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the c++ boost bind library and clojure's partial function are very similar. For example:

int x = 8;
bind(std::less<int>(), _1, 9)(x);   // x < 9

This is similar to clojure's partial function:

((partial > 9) 8)

The difference is that partial only allows the first n parameters to be bound, whereas boost::bind allows placeholders indicating which parameters are bound and which are unbound. So boost::bind is actually much more general and useful:

bind(f, _2, _1)(x, y);                 // f(y, x)

bind(g, _1, 9, _1)(x);                 // g(x, 9, x) 

I'm wondering if there is something similar to boost::bind in clojure (or clojure-contrib)? And why partial was not written to be more general (and useful) as boost::bind is?

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1  
Why not just make a lambda? –  KennyTM Jun 30 '12 at 17:17
    
by that reasoning, why include partial in the language at all? It's just a special case of a lambda. I personally think partial is more clear. –  Kevin Jun 30 '12 at 17:34
    
But C++03 doesn't have lambda. –  KennyTM Jun 30 '12 at 18:48
1  
if you want place holders you can just wrap it in an anonymous lambda: (def partial-plus #(+ 9 %1 %2 %3)) –  dsm Jul 1 '12 at 11:25

3 Answers 3

up vote 7 down vote accepted

This is a fairly frequently asked question of Clojure, more often couched in terms of the threading macros -> and ->> as to why they also don't allow arbitrary placeholders.

The reason given for those also applies here in my opinion: idiomatic Clojure functions generally breakdown into ones that lend themselves to having either their first or their last arguments supplied separately, not a mixture.

In other words, developers generally try to code functions so that they are amenable to ->, ->> and/or partial.

Given the reader macro for anonymous functions, it's fairly easy to create the placeholder versions when they're needed, for less idiomatic situations:

#(f %2 %1) ;; bind(f, _2, _1)
#(g % 9 %) ;; bind(g, _1, 9, _1)
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This is interesting because I almost mentioned the threading macros. What you say might be true but the rule breaks down as soon as you start calling java methods which invariably don't follow this rule. Then I'm forced to write less concise code than I'd like, because the threading macro is not as general as it could be. But thanks for the answer. –  Kevin Jun 30 '12 at 22:12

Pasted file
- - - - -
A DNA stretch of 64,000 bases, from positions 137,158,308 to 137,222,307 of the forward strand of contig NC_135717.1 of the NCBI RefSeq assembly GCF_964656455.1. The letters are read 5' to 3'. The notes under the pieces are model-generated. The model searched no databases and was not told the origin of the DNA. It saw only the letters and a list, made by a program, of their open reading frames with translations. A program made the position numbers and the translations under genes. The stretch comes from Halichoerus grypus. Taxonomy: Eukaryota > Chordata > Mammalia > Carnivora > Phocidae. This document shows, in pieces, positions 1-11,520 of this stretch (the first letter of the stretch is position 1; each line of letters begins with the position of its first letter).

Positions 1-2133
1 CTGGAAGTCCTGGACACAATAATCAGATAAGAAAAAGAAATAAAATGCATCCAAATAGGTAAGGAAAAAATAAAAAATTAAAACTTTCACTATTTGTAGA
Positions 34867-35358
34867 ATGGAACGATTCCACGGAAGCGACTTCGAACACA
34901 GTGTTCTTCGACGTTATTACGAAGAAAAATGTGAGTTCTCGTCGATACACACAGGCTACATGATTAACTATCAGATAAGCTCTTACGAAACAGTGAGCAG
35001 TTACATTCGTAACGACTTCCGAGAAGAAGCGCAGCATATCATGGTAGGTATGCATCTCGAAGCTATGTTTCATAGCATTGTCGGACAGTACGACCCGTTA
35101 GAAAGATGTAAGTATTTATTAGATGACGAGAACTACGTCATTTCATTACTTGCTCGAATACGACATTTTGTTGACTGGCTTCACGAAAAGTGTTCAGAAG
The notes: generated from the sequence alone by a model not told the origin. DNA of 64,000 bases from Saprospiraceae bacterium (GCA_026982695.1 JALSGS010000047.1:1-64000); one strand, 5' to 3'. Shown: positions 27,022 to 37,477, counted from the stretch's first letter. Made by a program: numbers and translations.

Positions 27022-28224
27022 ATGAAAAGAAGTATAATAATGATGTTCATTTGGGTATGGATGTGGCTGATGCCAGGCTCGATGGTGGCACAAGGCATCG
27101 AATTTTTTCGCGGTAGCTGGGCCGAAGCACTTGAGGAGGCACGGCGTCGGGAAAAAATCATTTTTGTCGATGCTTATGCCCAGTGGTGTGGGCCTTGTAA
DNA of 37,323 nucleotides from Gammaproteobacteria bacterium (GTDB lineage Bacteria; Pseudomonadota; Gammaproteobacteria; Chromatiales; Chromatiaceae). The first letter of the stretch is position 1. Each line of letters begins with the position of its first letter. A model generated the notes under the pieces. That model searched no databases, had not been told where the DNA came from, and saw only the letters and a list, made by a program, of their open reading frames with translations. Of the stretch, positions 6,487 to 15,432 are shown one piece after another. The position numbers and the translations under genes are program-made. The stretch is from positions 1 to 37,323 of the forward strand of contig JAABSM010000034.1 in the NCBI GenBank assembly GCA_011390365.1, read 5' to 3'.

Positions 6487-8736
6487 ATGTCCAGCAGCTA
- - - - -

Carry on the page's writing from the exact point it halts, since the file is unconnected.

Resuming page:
Or more typically what happens is, I want to thread an arg thru 5 methods and 4 need to be threaded as the first arg, and the fifth needs the value threaded as the last arg. –  Kevin Jun 30 '12 at 22:26
    
This may not be idiomatic, but I wrote this macro a while ago and have found it useful. It is similar to -> or ->>, but threads based on % markers. E.g. (%-> 300 (/ % 10) (/ 60 %)) would return 2. (defmacro %-> ([x] x) ([x form] (if (seq? form) (with-meta (postwalk-replace {'% x} form) (meta form)) (list form x))) ([x form & more] `(%-> (%-> ~x ~form) ~@more))) –  Omri Bernstein Jul 1 '12 at 3:37

Like Sean said, partial solves a more specific problem and in general, lambdas are the idiomatic solution. That said, if you're desperate, you can always roll your own bind:

(defmacro bind
  [bound-function & args]
  (let [; helper function to parse actual argument symbols
        get-symbols (fn [s] (map second s)),
        ; help function to get the placeholder arguments
        get-placeholders (fn [s] (filter first s))
        ; collection of arguments and whether they're placeholders
        bound-args (map (fn [arg]
                        (if (= arg '_)
                          ; for placeholders, generate a new symbol
                          [true (gensym)]
                          ; otherwise, use the provided argument as-is
                          [false arg]))
                      args)]
    `(fn [~@(get-symbols (get-placeholders bound-args))]
       (~bound-function ~@(get-symbols bound-args)))))

Its use is as follows:

((bind > 9 _) 8) ; true
((bind > _ _) 9 8 ) ; true
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The placeholders need to be numbered or the args can't be reordered/ignored etc. but I get the idea. –  Kevin Jun 30 '12 at 22:15

There's the Swiss Arrows library that allows for various other parameter threading / binding scenario's. However, there's so many options in there that optimizing your function's parameters to best use the -> and ->> macro's the preferred solution, and if that's not possible, use anonymous functions as the simplest general solution.

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